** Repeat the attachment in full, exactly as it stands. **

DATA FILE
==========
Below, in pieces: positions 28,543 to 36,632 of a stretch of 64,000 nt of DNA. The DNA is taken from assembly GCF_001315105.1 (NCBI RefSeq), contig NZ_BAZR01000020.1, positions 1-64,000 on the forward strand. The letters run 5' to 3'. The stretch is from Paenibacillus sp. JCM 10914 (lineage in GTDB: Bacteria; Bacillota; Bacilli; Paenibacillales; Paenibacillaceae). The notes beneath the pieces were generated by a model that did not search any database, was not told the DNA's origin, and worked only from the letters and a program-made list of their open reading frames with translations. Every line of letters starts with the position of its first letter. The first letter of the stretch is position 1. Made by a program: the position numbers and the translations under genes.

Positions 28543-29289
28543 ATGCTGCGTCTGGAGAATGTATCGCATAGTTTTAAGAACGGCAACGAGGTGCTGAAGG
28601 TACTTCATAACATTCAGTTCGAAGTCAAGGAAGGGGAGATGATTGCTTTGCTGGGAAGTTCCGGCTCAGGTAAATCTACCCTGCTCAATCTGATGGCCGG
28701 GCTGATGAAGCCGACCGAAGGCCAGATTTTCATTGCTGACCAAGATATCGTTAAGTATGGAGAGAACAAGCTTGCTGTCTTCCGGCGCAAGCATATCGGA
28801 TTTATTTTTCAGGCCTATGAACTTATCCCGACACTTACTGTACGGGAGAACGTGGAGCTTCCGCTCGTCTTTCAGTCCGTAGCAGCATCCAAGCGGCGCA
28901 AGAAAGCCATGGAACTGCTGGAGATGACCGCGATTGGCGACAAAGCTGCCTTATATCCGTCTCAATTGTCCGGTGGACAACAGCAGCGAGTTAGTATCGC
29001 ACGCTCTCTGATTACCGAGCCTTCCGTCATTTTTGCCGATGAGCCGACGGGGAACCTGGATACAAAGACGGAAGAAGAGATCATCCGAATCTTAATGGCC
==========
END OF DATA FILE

Below, in pieces: positions 28,543 to 36,632 of a stretch of 64,000 nt of DNA. The DNA is taken from assembly GCF_001315105.1 (NCBI RefSeq), contig NZ_BAZR01000020.1, positions 1-64,000 on the forward strand. The letters run 5' to 3'. The stretch is from Paenibacillus sp. JCM 10914 (lineage in GTDB: Bacteria; Bacillota; Bacilli; Paenibacillales; Paenibacillaceae). The notes beneath the pieces were generated by a model that did not search any database, was not told the DNA's origin, and worked only from the letters and a program-made list of their open reading frames with translations. Every line of letters starts with the position of its first letter. The first letter of the stretch is position 1. Made by a program: the position numbers and the translations under genes.

Positions 28543-29289
28543 ATGCTGCGTCTGGAGAATGTATCGCATAGTTTTAAGAACGGCAACGAGGTGCTGAAGG
28601 TACTTCATAACATTCAGTTCGAAGTCAAGGAAGGGGAGATGATTGCTTTGCTGGGAAGTTCCGGCTCAGGTAAATCTACCCTGCTCAATCTGATGGCCGG
28701 GCTGATGAAGCCGACCGAAGGCCAGATTTTCATTGCTGACCAAGATATCGTTAAGTATGGAGAGAACAAGCTTGCTGTCTTCCGGCGCAAGCATATCGGA
28801 TTTATTTTTCAGGCCTATGAACTTATCCCGACACTTACTGTACGGGAGAACGTGGAGCTTCCGCTCGTCTTTCAGTCCGTAGCAGCATCCAAGCGGCGCA
28901 AGAAAGCCATGGAACTGCTGGAGATGACCGCGATTGGCGACAAAGCTGCCTTATATCCGTCTCAATTGTCCGGTGGACAACAGCAGCGAGTTAGTATCGC
29001 ACGCTCTCTGATTACCGAGCCTTCCGTCATTTTTGCCGATGAGCCGACGGGGAACCTGGATACAAAGACGGAAGAAGAGATCATCCGAATCTTAATGGCC